Gunnar Berger, research director at Gartner is having a really bad week.
He wrote a series of (5) posts that were actually pretty balanced about Windows 8 and his thoughts around Microsoft’s Operating System. He wrote about the good and the bad and it all seemed good until the blogosphere focused on one element of his review.
He described the experience of using a mouse and keyboard in Windows 8 as “in a word: bad”. Umm.. duhhh he’s right, it’s not a great experience!
Well he probably got MASSIVE push back from Microsoft and/or his bosses and today, he’s walking back that particular line and trying to do damage control.
From the Register:
I think the use of keyboard and mouse on Windows 8 is a weak spot, yes. It’s very intuitive when you have the touch interface, when you swipe with your thumbs those menus are easy to get to, but when you do a mouse and keyboard, they’re hidden and not easy to spot. It’s not easy to find them.
After our interview, Berger called back and had this to add: I’ve seen about three articles now using that “bad” statement, and I want to clarify.
If you look at my blog, I’ve gotten rid of it. It’s upsetting me that it’s being taken completely out of context. If you look at the articles, there’s a lot of positive stuff I say, and negative things – there are things that have room for improvement.
But what I’ve seen in a lot of these blogs today… is headlines saying “Gartner says Windows 8 is bad”. That’s just completely inaccurate. One, this isn’t Gartner research, this is an employee’s blog. Two, you need to look at the context of “bad” – which you can’t now, as I’ve taken it out – the whole article is the context, not just those two sentences.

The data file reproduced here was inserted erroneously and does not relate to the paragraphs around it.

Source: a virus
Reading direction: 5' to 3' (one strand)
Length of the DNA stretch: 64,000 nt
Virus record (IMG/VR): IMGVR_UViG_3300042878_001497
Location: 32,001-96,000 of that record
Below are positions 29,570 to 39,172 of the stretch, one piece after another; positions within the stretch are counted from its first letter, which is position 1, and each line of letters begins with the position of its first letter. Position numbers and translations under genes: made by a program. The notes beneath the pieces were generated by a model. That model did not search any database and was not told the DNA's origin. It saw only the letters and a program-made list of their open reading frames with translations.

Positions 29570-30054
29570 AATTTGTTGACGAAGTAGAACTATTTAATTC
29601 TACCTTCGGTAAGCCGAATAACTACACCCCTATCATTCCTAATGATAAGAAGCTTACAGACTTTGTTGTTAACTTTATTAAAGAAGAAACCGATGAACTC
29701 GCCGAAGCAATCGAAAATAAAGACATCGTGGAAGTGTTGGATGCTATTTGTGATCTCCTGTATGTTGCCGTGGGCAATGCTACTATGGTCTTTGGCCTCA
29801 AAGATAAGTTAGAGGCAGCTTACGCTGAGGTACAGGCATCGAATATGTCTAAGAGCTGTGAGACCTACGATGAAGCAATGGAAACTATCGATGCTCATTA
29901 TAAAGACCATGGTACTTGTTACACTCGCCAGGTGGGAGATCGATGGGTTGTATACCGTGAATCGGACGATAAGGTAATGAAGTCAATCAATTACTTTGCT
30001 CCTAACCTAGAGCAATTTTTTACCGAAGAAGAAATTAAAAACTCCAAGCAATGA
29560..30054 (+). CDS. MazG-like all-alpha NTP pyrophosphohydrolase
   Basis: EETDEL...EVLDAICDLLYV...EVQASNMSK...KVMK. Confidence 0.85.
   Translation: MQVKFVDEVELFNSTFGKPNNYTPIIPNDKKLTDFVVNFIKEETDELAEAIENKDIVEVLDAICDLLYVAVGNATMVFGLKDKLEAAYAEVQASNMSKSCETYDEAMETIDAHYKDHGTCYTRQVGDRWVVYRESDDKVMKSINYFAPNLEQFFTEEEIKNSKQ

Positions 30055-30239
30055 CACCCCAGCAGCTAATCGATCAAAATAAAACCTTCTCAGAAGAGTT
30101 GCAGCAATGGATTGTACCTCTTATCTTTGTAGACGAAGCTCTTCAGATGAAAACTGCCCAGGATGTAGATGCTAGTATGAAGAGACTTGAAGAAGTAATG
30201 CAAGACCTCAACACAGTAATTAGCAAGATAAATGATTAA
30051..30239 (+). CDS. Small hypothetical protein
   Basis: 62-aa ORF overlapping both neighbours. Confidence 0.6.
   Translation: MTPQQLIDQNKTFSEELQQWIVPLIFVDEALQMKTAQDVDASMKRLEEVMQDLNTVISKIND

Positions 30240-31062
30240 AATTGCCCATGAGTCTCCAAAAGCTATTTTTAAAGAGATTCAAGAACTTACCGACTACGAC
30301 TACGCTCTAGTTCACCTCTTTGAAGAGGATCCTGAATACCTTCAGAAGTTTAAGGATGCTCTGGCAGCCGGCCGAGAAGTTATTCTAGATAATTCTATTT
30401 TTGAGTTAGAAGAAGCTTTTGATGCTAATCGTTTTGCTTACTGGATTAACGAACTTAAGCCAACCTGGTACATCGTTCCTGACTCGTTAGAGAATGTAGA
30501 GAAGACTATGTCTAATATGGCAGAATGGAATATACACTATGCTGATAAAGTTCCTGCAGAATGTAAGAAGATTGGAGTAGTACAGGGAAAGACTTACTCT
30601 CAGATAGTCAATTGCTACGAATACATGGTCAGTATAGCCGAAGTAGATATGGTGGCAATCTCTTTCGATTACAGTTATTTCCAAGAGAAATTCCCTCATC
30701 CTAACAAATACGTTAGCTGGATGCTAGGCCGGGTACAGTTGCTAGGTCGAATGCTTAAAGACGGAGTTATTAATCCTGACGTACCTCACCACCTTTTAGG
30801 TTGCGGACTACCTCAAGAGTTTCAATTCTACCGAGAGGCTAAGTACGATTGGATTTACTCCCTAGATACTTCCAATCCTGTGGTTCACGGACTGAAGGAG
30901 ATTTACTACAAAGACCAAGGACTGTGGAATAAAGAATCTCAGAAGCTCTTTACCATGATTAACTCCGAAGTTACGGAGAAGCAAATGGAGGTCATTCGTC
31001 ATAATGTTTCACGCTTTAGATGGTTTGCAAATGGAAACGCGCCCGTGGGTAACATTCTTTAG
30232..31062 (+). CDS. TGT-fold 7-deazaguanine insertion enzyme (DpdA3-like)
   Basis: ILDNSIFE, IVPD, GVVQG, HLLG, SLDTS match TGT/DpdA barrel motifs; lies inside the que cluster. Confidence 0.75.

This was dumb on so many levels.
We all make mistakes but this dude should have just kept on moving.
More interesting to me is what he also said in the Register:
A. I’d like Metro to allow the desktop to be the default login screen, if I want that. There’s some cases where I don’t want that – maybe if I’m on a corporate environment, I just want to have a list of apps and those are the apps the user gets, so I want just Metro apps.
But if I want a desktop, and I want people walking in and seeing something familiar, that’s one thing I’d really like to see.
You do see that on the server product, Server 2012, when you login to that, you first see the desktop and if you hit the Windows button you get Metro. I like that better. I like the Metro as secondary, not the first thing you see.
Gunnar, please don’t apologize for this one as well because it’s true too.
This I believe is (at this point) Windows 8’s Achilles heel. Microsoft’s insistence that no matter what we want to do with out PC’s we have to start in Metro.
They got it right with the Server OS and while I can understand not wanting to default to an App as opposed to the Start Screen, not giving users the option is just plain foolish.
This is the big one that will bite Microsoft in the ass with Windows 8.